Poetry: Untitled

Posted: September 25, 2014 in Uncategorized
Tags: , , , , , ,

Sirens ring
throughout the town.
It’s a warning
of storms to come.

Blank faces project
abject fear,
both old or young,
as shelter is sought.

And then–can be seen
swirling masses of
dark cumulus clouds,
fluffy and frightening

And then–there is #fear
–an eerie silence
descends.
All signs heralding

plight to come.
Nature’s warning
of conscious wrath,
#consequences,
and devastation in aftermath.

About this poem.
It has psychic weight and is narrative, concrete, linear, cause and effect. It’s action before, during, and after a #tornado touches down. From West Tennessean, my family lived approximately four miles from what’s known as “a tornado’s path,” which means the storm takes the same journey over the years. It’s an unknown phenomenon of nature. The main path begins about twenty miles from home, crossing #Mississippi into #Tennessee in a straight line, every time.

When the siren sounds, a person doesn’t have a lot of time to reach shelter. Most of our neighbors have storm-houses. Daddy built an underground one that he said could withstand a bomb raid. It was damp in there, but effective. Most of the time a tornado occurred at night and occasionally in the early evening. The point of contact with the ground was always somewhere in the direct path, although the noise could be heard even in the shelter. It sounded like a freight train.

I recall a night when my fiance and I were out and a tornado came through. The drive through the path was central to a V in the middle part of town. We drove through and it was a typical Friday night. Cars were lined up in that V that I mentioned. There was a road on each side and the V affronted a gas station. I don’t know why we were out, because we knew the weather was favorable for a storm. So many cars were lined in rows and filled with other young kids hanging out of car windows–typical in a small town of less than 5,000 in population (at that time).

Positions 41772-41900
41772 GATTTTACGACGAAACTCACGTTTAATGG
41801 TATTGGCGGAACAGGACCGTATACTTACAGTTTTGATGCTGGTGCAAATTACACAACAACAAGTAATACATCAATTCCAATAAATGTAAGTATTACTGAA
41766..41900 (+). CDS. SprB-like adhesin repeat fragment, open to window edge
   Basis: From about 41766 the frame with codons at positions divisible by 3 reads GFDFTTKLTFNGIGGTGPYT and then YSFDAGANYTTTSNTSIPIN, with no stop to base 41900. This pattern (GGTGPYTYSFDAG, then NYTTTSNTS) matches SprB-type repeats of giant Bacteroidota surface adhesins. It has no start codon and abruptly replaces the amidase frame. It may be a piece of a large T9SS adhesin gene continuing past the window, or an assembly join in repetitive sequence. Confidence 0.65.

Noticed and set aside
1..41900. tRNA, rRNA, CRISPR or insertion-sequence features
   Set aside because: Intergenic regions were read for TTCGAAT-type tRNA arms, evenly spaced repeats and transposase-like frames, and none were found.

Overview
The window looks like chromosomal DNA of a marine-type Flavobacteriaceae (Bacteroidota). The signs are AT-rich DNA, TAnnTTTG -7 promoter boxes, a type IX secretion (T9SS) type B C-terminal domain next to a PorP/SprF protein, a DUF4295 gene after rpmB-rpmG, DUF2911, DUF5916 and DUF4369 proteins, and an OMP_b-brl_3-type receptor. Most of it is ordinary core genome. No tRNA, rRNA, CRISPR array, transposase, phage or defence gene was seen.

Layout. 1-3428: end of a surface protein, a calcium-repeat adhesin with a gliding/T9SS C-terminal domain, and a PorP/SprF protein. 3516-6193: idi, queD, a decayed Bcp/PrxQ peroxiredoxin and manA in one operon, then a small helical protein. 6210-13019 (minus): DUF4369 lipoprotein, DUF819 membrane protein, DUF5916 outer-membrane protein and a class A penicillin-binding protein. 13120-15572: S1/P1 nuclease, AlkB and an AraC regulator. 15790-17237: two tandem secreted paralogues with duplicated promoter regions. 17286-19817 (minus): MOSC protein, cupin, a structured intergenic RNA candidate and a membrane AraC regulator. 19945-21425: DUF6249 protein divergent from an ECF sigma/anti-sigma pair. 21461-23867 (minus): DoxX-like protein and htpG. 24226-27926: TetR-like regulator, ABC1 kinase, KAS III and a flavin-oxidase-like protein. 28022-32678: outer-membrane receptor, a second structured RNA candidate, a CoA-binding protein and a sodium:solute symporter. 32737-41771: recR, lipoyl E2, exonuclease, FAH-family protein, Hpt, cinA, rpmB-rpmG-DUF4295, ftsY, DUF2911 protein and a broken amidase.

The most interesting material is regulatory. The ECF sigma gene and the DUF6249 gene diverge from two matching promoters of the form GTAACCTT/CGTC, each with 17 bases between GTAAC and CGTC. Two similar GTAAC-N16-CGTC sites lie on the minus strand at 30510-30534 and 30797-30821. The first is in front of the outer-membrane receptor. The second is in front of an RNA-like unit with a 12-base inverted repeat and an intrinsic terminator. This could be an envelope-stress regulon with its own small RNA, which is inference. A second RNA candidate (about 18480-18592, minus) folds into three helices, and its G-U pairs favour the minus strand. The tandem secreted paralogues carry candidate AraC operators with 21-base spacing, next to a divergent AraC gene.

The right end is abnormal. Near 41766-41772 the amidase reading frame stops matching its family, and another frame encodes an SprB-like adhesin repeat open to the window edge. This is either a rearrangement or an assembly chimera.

We took refuge in, of all places, a cemetery. It’s located above my home and a circled gravel road goes all the way around the cemetery. We could hear the storm and it sounded like a freight train going down the highway. Winds rocked the car and I lay down in the floor and put my hands over my ears and screamed. The car shook and he was even scared, but he sat perfectly still with his hands braced on the steering wheel. He said nothing, but his eyes reflected fear.

After the tornado was over and gone, we drove back to the house and the rest of my family were coming out of the storm-house. I’ll never forget that part. Then we drove back to town, which was about four miles away, and into the #tornados #aftermath. The V in the middle of town was there and the same cars we’d seen earlier were still there with a difference. There were no windows, or young kids outside. Some of the cars were blown against one another–totaled. The greatest part of devastation was across the street from the V. I’d never seen anything like it. Houses were flattened and even in the dark you could see debris, personal belongings in trees. Lots strewn everywhere.

There were many tornados to follow and some took lives. On a hill in the path, there used to be a small tax office. The guy who did my taxes was always there, across the road was the nicest restaurant in town. The restaurant was taken and the tax office was gone. The man who prepared my taxes was gone. It’s difficult to explain unless you’ve lived near a path like that, but it was common and still is. Presently, when a storm approaches and the sirens go off, high schools are opened for people to take shelter, if no storm-house is to be had.

Daddy’s underground storm-shelter is still solid. The date he built it and etched in the cement, (on the top and level with the ground) has worn away, but if you really wanted to be industrious, the storm-house can be cleaned out and rid of vines that have since welcomed themselves inside. We used it well and the memories are probably inside with the vines.
Wyn

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